Why take a chance with Carbon Monoxide
Carbon monoxide (CO) is a colourless, odourless, tasteless and toxic gas. It can inhibit your blood's ability to transport oxygen through the body. It can poison you quickly when in high concentrations, or slowly in low doses. Exposure to CO can cause flu-like symptoms such as:
- burning eyes,
- drowsiness, and
- loss of consciousness.
Carbon monoxide is a common by-product of the combustion process. Improperly installed, maintained or vented appliances can produce CO. Pay special attention to:
- gas or oil furnaces and hot water heaters,
- gas appliances,
- charcoal grills, and
- space and kerosene heaters.
Blocked chimneys and obstructed vents can result in the accumulation of CO.
Detectors can sense unsafe levels of CO and will sound an alarm.
How does a CO detector work?
Most commercially available detectors for home installation use biometric, metal-oxide semi-conductor (MOS) or electrochemical technologies.
Biometric detectors are also called biomimetic, colourimetric or gel-cell detectors. A photoelectric eye in these detectors senses colour changes in a chemically treated disk of gel. This design mimics the body's response to CO absorption. These detectors can be battery powered.
Detectors that use metal-oxide semi-conductors require more energy and need to be plugged-in or hard-wired. They use a heated metal-oxide semi-conductor to detect CO.
Electrochemical technology usually involves an acid electrolyte solution and platinum electrodes. The presence of CO causes a chemical reaction that instigates a current flow through the circuit. These units' low energy consumption allows them to be battery-powered.
What standards apply to CO detectors?
The two main industry standards used in Canada are CAN/CGA-6.19, "Residential Carbon Monoxide Detectors," and UL2034, "Single and Multiple Station Carbon Monoxide Detectors." Units should bear the approval of one of these standards. Electric-powered units should also bear the CSA approval.
In general, current standards require detectors to alarm for 70 ppm within 240 minutes, 150 ppm within 50 minutes and 400 ppm within 15 minutes.
Earlier CO-detector models were designed with different standards. Recent changes to detectors primarily address false alarms common with the older models. Revisions to these standards do not make current carbon-monoxide detectors obsolete.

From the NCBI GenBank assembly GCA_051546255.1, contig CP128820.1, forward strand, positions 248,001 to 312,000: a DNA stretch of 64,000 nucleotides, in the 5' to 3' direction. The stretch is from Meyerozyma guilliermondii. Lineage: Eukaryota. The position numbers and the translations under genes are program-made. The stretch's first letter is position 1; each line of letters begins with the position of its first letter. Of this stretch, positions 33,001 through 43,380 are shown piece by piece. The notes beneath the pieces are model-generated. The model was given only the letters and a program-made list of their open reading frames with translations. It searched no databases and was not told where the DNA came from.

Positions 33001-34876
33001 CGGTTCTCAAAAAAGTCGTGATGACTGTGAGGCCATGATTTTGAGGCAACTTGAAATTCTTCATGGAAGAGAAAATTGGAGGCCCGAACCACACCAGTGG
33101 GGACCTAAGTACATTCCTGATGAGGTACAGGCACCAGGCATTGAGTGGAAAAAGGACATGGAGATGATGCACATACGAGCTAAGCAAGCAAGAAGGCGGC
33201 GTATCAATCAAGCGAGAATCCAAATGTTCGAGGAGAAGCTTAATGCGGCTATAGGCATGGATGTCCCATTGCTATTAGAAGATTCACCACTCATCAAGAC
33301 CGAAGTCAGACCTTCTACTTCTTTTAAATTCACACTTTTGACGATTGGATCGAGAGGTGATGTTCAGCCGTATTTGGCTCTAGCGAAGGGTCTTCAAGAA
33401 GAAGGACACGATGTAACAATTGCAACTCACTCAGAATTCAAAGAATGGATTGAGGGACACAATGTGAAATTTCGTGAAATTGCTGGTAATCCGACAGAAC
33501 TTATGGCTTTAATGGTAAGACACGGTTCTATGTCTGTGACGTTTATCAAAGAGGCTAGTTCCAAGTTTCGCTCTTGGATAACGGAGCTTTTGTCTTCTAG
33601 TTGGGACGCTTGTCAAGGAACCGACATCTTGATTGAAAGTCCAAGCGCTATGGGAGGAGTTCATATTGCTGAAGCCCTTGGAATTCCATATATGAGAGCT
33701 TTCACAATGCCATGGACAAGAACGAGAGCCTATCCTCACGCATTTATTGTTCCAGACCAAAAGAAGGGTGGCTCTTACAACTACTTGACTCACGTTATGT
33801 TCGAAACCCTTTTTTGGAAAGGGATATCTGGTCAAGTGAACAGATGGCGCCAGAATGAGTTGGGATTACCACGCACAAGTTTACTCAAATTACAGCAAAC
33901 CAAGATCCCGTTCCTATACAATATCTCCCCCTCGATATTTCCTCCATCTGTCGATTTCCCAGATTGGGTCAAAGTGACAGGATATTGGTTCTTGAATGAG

Do CO detectors require maintenance?
CO detectors should be maintained in accordance with the manufacturer's instructions. Keep your air vents clean by vacuuming them occasionally. Test the detectors regularly. In general, units should be tested at least once a month.
Are they required?
Municipal by-law requires every local residence with a fuel burning appliance, including gas or oil furnaces and hot water heaters, gas appliances, fireplaces, woodstoves, charcoal grills, space and kerosene heaters, and/or an attached garage to install at least one working carbon monoxide alarm.
It is the responsibility of registered owners of all single and multiple dwelling units to comply with this by-law. Landlords are responsible for installing carbon monoxide alarms in rental units.
Alarms must be placed so they are audible in every bedroom when doors are closed. Residents will have a grace period in which to purchase and install a carbon monoxide alarm. Effective August 23, 2011, the carbon monoxide alarm by-law will be strictly enforced. Click here to download the by-law. (pdf 185 kb)
A home heated by electricity with no other possible sources of carbon monoxide does not need a detector.
What do I do if my detector sounds an alarm?
Call the Greater Sudbury Fire Services. If anyone is suffering from CO-poisoning symptoms, leave the home immediately. The firefighters will investigate the alarm and will take CO measurements. If they suspect the problem is related to gas-fired appliances such as a furnace or hot-water heater, they may request a qualified repair service or the gas company be contacted immediately. Be prepared to answer some questions; your information may help determine the cause of the alarm.
Often, whatever may have caused the alarm may not be present when the firefighters arrive. For example, a motor vehicle may have been running in the garage and the carbon monoxide from the exhaust may have entered the home and triggered the alarm.
Why is it dangerous?
Carbon monoxide competes with oxygen in the human body. Because it has an affinity to blood 210 times stronger than does oxygen, it is a very powerful poison.
What are the symptoms of carbon monoxide poisoning?
Early symptoms include headache, nausea, shortness of breath and sometimes vomiting, diarrhea, confusion, clumsiness, fainting, inappropriate mood swings, irritability, and increased heart rate (pulse).
Symptoms of severe poisoning include blue-tinged skin and mucous membranes (cyanosis), full or partial blindness, chest pain, coma, abnormal heart rhythms, and heart failure. Only rarely do you see a cherry-red skin colour.
The progression of symptoms with increasing concentration of gas and length of exposure are as follows:
- problems with coordination
- headache and a feeling of tightness in the temples
- throbbing headache with confusion and blurred vision
- rapid breathing and pulse, fainting and loss of consciousness
- deep coma, convulsions, shock, and respiratory and heart failure
What to do if you suspect poisoning?
If carbon monoxide poisoning is suspected, the person should be immediately removed to fresh air and medical attention should be sought without delay. Treatment involves the administration of high concentrations of oxygen.
Delayed treatment can result in permanent damage to the brain and other vital organs or death.